Streaming giants such as Netflix and Amazon Prime Video are consistently outbidding British broadcasters for new shows amid a global shortage of content, forcing traditional broadcasters to find new ways to fill schedules in the coming months and years.
Although TV audiences rose sharply during lockdown, the near-global production shutdown has created a looming shortage of new material to broadcast. At the same time, Britain’s commercial broadcasters are dealing with the collapse in the advertising market caused by the recession, leaving cash-rich SVoD services able to swoop in and spend big on new commissions to maintain their growth.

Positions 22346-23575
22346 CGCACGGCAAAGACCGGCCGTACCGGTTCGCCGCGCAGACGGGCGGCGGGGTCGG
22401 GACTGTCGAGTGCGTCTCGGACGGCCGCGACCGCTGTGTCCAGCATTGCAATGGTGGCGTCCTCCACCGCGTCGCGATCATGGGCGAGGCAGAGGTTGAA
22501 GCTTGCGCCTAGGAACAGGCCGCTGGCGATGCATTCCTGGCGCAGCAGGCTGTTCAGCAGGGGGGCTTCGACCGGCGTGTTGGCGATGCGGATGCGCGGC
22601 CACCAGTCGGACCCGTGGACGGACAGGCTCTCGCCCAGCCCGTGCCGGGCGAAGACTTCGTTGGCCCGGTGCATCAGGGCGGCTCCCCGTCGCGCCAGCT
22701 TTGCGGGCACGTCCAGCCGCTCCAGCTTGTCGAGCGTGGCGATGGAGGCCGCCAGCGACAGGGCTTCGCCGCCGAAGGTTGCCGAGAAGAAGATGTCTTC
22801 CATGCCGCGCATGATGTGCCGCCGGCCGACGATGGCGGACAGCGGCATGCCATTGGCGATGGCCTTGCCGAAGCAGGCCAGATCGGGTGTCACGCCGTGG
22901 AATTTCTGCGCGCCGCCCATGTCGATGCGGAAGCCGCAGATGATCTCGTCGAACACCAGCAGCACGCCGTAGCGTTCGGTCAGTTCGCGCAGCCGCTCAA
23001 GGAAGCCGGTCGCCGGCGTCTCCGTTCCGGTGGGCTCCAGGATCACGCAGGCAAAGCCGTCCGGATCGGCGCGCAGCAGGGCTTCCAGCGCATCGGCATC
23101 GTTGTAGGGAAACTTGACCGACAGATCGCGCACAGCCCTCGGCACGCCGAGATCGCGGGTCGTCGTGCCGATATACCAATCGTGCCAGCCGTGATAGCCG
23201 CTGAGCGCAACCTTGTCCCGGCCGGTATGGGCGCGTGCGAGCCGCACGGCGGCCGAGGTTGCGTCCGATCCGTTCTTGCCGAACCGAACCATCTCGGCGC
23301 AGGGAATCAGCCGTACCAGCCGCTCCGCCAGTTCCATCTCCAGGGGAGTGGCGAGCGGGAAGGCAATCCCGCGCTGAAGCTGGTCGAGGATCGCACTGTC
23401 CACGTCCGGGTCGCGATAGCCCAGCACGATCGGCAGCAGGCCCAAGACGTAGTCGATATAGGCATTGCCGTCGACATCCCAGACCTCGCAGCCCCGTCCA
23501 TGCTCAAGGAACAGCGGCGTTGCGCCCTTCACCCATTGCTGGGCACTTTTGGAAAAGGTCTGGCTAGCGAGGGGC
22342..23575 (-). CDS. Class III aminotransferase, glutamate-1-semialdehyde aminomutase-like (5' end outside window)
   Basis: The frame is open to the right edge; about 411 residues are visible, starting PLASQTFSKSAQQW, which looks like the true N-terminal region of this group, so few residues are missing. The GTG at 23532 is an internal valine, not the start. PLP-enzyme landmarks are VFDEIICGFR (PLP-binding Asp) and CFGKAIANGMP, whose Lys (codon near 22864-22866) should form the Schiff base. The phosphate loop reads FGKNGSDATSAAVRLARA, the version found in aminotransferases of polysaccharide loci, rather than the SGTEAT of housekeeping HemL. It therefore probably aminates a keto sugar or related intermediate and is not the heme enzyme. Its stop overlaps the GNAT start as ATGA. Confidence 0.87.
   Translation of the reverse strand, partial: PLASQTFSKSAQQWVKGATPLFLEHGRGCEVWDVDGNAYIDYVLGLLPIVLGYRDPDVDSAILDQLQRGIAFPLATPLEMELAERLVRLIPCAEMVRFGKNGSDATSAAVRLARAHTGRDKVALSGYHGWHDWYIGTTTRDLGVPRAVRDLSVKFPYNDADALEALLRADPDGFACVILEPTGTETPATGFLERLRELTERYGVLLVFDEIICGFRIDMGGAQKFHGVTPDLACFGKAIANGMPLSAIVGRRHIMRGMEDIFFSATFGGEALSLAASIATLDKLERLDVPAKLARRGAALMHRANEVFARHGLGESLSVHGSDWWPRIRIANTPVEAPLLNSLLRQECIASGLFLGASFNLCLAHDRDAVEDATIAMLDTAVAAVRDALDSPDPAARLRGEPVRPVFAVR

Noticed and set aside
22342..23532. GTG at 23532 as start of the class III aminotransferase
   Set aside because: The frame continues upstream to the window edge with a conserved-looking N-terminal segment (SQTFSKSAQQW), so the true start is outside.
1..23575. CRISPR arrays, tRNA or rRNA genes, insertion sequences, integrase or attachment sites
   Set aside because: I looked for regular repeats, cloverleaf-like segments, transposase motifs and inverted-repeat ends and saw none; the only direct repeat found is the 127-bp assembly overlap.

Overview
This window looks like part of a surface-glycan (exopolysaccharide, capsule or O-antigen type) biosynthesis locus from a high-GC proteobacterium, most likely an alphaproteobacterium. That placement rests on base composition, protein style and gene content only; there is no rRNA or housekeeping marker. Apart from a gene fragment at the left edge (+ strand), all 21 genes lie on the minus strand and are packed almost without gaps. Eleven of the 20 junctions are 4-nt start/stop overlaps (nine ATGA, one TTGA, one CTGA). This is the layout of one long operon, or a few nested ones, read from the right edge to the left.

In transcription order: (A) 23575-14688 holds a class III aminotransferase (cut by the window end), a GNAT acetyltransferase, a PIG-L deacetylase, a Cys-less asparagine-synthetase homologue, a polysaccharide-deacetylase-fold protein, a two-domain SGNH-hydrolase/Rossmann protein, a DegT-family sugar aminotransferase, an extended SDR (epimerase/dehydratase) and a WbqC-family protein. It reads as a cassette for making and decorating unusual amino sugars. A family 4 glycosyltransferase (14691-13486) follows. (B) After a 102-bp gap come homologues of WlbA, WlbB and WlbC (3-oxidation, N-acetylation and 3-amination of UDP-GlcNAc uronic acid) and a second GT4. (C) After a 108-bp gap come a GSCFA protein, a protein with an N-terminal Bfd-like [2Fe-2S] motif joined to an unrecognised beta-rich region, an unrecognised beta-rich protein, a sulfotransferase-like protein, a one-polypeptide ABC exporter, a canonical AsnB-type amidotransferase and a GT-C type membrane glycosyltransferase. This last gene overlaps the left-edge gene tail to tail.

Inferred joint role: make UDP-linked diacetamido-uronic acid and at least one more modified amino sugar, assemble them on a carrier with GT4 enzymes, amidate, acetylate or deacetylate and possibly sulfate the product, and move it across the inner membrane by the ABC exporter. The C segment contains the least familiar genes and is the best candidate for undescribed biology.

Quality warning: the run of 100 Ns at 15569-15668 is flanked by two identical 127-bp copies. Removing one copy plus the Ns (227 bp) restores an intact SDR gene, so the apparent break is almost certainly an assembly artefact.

John McVay, head of the trade body Pact, which represents the UK’s independent TV production companies, told The Guardian that the circumstances posed a challenge for traditional channels.
“I know a lot of people who work for streamers in acquisitions and they are buying everything,” he said. “Unless we can get new, fresh content into the British schedules that is engaging and resonates with our experience of the world we’re living through, then I fear for our broadcasters.”
He added that there was a particular demand for already made shows looking for a home, as broadcasters and streamers seek to satisfy audiences that want to watch new material. “If you’ve got good quality British content that you’ve made – finished programmes – then you can charge a premium.”